The first turnpike Act was in 1663, to improve sections of the Great North Road in Hertfordshire, Cambridgeshire, and Huntingdonshire. The next was not until 1695, for portions of the London to Colchester road. The progress of turnpikes was very slow until after 1760. The very first stage coaches began around 1640, but on the bad roads were slow and infrequent. The Oxford Fly ran summers from 1669, making the journey in a day. The normal journey took two days, spending the night perhaps in Aylesbury. By foot, it was a three-day trip, showing that walking was a reasonable alternative.

The post had always existed, at least for official messengers and messages. Postmasters were appointed at all important towns, who supplied accommodation and horses for royal messengers. They also kept horses that could be hired by the public on a one-way basis. This, although expensive, was the most rapid way to travel, seventy miles or more in a day. Stage coaches depended on a chain of coaching inns where horses and drivers could be changed as necessary. The inns and the coaches were often under the same ownership, forming an important vested interest. Antedating stage coaches were stage wagons or caravans, large covered wagons for the carriage of goods, which also often took passengers. Stage coaches and stage wagons worked fixed routes, starting on advertised days of the week. They depended on good roads, and were able to operate only where roads had been raised to a certain standard, at first radially from large towns, then on the more important long-distance routes (London to York, Bristol, and Brighton). There was generally some danger from highwaymen, who often operated in collusion with innkeepers, in road journeys, and drivers and passengers went armed. There is a great deal of interesting material for writers of fiction in the coaching scene.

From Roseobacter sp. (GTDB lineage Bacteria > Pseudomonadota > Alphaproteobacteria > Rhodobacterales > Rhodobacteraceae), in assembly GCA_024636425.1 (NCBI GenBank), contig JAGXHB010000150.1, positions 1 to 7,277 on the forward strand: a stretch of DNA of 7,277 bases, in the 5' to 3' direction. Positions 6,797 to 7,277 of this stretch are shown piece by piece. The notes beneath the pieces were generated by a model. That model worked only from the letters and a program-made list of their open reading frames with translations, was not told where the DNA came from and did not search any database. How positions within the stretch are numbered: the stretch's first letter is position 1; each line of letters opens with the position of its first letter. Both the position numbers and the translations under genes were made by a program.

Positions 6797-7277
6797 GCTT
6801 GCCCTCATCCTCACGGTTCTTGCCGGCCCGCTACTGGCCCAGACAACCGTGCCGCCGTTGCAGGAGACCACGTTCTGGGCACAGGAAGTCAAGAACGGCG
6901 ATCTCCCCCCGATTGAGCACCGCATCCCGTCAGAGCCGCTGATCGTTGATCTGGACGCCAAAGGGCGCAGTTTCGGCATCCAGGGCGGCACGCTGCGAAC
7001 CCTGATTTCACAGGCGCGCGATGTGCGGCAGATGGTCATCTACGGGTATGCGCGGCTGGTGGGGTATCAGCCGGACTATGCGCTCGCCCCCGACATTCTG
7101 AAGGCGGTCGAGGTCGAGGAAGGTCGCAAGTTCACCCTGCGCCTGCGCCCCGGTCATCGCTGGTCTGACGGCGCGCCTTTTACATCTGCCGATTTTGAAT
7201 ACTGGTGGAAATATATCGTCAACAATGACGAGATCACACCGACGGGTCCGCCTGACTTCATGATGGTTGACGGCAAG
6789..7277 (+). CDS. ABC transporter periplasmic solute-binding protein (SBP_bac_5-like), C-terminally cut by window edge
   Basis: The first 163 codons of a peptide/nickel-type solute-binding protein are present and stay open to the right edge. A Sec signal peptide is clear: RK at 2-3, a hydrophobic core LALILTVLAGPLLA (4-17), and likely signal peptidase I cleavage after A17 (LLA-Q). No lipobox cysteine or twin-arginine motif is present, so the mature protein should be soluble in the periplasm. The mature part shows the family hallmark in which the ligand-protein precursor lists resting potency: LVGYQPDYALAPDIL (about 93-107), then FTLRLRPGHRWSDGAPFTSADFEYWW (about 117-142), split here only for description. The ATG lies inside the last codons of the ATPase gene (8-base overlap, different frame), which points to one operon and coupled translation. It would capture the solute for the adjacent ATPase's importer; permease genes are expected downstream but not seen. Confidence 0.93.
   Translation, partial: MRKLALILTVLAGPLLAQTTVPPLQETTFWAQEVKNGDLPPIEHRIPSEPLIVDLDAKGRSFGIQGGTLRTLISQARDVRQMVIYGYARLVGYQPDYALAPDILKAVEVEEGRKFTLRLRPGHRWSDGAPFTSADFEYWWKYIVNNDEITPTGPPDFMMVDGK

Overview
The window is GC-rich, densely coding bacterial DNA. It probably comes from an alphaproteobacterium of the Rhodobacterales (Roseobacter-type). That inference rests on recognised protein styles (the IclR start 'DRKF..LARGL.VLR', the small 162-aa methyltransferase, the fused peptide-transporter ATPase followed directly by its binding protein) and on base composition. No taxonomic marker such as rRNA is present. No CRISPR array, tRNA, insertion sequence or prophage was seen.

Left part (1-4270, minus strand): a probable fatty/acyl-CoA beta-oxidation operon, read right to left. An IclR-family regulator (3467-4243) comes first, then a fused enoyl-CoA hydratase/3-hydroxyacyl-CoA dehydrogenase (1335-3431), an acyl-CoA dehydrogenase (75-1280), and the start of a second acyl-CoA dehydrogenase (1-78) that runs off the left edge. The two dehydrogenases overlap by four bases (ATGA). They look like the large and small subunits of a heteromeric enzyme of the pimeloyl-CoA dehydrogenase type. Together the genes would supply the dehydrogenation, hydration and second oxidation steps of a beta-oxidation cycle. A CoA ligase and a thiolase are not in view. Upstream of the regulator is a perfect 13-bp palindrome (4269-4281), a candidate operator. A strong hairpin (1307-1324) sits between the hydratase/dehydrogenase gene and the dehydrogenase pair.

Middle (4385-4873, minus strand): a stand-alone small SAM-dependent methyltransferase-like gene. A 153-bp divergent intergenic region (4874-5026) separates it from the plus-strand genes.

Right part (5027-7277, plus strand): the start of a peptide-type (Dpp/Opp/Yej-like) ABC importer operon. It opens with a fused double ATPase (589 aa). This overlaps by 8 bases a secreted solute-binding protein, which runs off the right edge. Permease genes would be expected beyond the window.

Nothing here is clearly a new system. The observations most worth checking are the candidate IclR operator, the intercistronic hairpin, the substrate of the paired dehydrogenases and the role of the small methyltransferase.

Post coaches were the most rapid, travelling by night as well as by day. Stage coaches and caravans travelled by day, stopping overnight to rest travellers and animals and provide profits for innkeepers. Four or six passengers were carried inside, four to eight on top and beside the driver. These accommodations were strictly for the well-to-do, since fares were far above what a common person could afford. In 1830 the inside fare from Liverpool to Manchester was 10s, a week's wages for a labourer. Think of it as 200 in today's money. The outside fare was 6s, so one can see that very few common people ever rode stagecoaches, and the well-to-do only when absolutely necessary. Coaches were heavily taxed, with a licence fee for the coach, additional assessments depending on the maximum number of passengers accommodated and number of horses used, turnpike tolls, and other exactions. They were not especially safe, when the drivers came under the influence of the drinks they consumed at every stop, drove rapidly, or raced with other coaches. When steamboats arrived shortly after 1800, they were much preferred to stage coaches, for example on the journeys from London to York or the Kent coast. They were not only more comfortable and as fast, but were also cheaper.

Most famous civil engineers, like Smeaton, Jessop and Rennie, built Eddystone Lights, Grand Junction Canals and London Bridges; common roads were too petty for them. The first road engineers usually came from humble origins, and were self-taught, as all original thinkers are. Three names stand out in the beginnings of scientific road design in the late eighteenth and early nineteenth centuries, who contributed the first improvements since Roman times: Metcalfe, Telford and MacAdam. There were others of merit, but there is time here only to note these three, who were at the top of their profession. Telford was a prominent engineer of canals and bridges who did not disdain road work,a s most did.